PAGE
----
If you recall, a year earlier, when Paul and Silas had been in Thessalonica, a mob attacked the home of Jason, one of the members of the local congregation. He and a few other Christians had been dragged before the city council where they had been falsely accused of insurrection against the Roman government.

“They are all guilty of treason against Caesar, for they profess allegiance to another king, named Jesus.” – Acts 17:7 NLT

Jason and his companions were forced to post bond and released, but the pressure on this small congregation did not let up. The Jews living in Thessalonica saw them as a threat and continued to stir up trouble for them. The Gospel was having an impact, resulting in the conversions of some of the members of the local synagogue. And this resulted in a spirit of jealousy and resentment among the Jews. And the city council, answerable to the Roman government, was not about to tolerate anyone or anything that caused a spirit of dissent or discord in their community. So, this small congregation of Christ-followers was under increasing pressure and growing persecution.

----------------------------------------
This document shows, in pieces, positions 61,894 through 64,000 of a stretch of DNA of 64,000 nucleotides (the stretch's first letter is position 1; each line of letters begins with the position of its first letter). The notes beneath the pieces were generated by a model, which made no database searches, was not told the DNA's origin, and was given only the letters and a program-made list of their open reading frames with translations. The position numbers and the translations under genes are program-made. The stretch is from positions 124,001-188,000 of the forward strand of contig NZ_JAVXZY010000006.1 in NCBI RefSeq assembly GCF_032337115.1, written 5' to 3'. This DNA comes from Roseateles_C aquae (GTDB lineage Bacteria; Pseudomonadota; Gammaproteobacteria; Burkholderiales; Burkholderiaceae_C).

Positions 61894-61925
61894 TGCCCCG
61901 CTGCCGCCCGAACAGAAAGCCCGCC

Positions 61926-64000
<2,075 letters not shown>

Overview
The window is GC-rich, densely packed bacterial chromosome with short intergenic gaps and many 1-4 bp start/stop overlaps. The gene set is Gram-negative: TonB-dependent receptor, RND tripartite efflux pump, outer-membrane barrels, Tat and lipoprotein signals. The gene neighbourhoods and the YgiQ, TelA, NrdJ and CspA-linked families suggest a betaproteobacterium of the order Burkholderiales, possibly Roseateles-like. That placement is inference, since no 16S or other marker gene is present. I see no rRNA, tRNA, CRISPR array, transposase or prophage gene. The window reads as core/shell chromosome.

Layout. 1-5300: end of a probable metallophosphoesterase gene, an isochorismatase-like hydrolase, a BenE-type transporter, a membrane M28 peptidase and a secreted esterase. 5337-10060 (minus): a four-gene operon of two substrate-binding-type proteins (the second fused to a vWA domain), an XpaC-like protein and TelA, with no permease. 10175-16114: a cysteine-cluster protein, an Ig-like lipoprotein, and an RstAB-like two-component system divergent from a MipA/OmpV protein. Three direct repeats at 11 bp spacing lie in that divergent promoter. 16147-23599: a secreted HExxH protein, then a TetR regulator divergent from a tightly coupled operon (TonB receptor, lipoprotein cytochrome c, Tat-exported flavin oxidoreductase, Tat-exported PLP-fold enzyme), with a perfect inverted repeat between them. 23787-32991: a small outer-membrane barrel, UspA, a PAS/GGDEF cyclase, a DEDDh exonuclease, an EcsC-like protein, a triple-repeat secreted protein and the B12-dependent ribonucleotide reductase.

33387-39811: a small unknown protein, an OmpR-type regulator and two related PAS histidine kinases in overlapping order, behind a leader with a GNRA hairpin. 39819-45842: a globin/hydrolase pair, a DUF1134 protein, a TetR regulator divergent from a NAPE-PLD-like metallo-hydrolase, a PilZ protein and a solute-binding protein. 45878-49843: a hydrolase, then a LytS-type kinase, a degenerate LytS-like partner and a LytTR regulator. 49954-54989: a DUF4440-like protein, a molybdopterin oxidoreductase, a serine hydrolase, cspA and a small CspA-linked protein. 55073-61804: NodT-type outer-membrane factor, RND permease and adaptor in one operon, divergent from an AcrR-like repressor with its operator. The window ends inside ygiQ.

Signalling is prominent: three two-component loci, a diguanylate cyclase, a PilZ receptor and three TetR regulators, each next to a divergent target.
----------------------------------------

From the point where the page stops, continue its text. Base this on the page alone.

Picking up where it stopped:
But Paul reminds them:

…you know that we are destined for such troubles. Even while we were with you, we warned you that troubles would soon come—and they did, as you well know. – 1 Thessalonians 4:3-4 NLT

He had warned them that trouble would come, and it had shown up as promised. Evidently, this had been the motivation behind Paul’s decision to send Timothy back to Thessalonica. He was concerned that the pressure being placed upon the believers there would cause them to consider reneging on their commitment to Christ.